PAF first investigated the 7 Hawley Street project area when an urban shopping mall was proposed for downtown Binghamton, New York in the late 1960s. The mall was never built and nearly 30 years later this area was chosen as the site of a new parking garage by Binghamton Urban Renewal. The 7 Hawley Street project area is in the heart of Binghamton’s early 19th century commercial/residential core and many of the 19th century stores and hotels remained when urban renewal swept through Binghamton in the early 1970s. This area was cleared of its remaining buildings and paved over during urban renewal, but archaeological testing by PAF in 1989 determined that renewal did not destroy many historic building foundations and trash deposits. In 2018, PAF returned to this area for further archaeological work, mechanically removing the fill deposits and exposing and documenting Binghamton’s archaeological past before construction of the parking garage destroyed it forever.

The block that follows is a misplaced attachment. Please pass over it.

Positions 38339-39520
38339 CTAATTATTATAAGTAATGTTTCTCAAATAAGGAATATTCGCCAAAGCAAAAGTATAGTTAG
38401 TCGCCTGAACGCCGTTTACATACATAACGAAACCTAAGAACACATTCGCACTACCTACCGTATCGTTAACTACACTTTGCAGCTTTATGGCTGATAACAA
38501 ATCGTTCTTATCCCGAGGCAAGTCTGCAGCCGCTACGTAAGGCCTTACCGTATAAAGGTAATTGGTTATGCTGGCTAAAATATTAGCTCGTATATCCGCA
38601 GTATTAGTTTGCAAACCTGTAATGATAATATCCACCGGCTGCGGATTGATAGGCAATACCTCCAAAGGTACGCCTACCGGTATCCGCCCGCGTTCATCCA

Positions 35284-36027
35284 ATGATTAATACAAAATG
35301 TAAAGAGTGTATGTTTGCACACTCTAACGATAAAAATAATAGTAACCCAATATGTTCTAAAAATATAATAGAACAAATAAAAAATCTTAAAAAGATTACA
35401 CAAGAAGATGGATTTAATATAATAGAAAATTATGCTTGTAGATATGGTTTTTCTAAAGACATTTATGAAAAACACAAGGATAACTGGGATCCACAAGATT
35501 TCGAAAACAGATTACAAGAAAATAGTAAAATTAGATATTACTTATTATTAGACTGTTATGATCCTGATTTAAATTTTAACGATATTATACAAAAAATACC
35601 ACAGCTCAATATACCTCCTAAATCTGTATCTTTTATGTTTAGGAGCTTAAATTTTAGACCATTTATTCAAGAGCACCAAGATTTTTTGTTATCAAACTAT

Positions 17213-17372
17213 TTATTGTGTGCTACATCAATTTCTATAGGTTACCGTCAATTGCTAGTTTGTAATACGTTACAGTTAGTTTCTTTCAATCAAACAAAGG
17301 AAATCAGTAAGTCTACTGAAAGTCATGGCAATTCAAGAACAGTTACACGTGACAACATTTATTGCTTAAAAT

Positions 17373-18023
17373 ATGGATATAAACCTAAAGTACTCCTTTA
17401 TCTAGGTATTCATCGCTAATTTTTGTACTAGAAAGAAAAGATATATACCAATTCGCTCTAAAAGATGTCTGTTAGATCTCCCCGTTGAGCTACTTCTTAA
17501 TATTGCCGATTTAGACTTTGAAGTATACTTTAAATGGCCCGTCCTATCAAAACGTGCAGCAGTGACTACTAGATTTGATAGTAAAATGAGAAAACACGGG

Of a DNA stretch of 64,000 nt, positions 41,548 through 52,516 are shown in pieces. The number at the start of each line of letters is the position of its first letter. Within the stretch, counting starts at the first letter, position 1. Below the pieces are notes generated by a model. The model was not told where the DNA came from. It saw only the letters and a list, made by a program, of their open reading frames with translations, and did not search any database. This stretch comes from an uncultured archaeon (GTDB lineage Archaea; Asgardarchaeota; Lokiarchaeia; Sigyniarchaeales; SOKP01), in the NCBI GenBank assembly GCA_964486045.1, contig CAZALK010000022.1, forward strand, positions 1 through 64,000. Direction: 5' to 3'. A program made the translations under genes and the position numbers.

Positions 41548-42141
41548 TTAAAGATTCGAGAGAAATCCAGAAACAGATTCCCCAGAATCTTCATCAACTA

This web report discusses our 2018 excavations for the 7 Hawley Street parking garage project in the City of Binghamton. The history of this relatively small area is complex and encompasses early residential/commercial properties, hotels, saloons, restaurants, a bowling alley, a wood lot, various shops, a theater, and apartments over commercial establishments. The artifacts and foundations archaeologists recovered here speak to various aspects of this history and help us understand how the City of Binghamton changed over the 19th and 20th centuries.
The 7 Hawley Project Area from Washington Street.